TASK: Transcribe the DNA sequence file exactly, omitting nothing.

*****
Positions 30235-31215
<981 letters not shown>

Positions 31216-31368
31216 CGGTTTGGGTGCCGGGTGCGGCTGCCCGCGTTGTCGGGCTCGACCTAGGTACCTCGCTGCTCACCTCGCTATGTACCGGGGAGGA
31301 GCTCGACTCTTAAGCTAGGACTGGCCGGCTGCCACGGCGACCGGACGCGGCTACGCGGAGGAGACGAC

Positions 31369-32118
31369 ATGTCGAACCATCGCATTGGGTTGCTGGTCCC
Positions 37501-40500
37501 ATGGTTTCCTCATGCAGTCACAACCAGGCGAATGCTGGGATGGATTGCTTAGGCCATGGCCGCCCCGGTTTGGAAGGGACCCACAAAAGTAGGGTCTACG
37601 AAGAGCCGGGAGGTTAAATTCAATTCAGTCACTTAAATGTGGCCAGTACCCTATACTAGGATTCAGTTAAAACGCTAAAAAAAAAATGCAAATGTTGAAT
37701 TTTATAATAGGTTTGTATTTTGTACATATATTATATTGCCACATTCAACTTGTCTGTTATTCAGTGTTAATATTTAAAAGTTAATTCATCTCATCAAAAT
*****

Positions 30235-31215
<981 letters not shown>

Positions 31216-31368
31216 CGGTTTGGGTGCCGGGTGCGGCTGCCCGCGTTGTCGGGCTCGACCTAGGTACCTCGCTGCTCACCTCGCTATGTACCGGGGAGGA
31301 GCTCGACTCTTAAGCTAGGACTGGCCGGCTGCCACGGCGACCGGACGCGGCTACGCGGAGGAGACGAC

Positions 31369-32118
31369 ATGTCGAACCATCGCATTGGGTTGCTGGTCCC
Positions 37501-40500
37501 ATGGTTTCCTCATGCAGTCACAACCAGGCGAATGCTGGGATGGATTGCTTAGGCCATGGCCGCCCCGGTTTGGAAGGGACCCACAAAAGTAGGGTCTACG
37601 AAGAGCCGGGAGGTTAAATTCAATTCAGTCACTTAAATGTGGCCAGTACCCTATACTAGGATTCAGTTAAAACGCTAAAAAAAAAATGCAAATGTTGAAT
37701 TTTATAATAGGTTTGTATTTTGTACATATATTATATTGCCACATTCAACTTGTCTGTTATTCAGTGTTAATATTTAAAAGTTAATTCATCTCATCAAAAT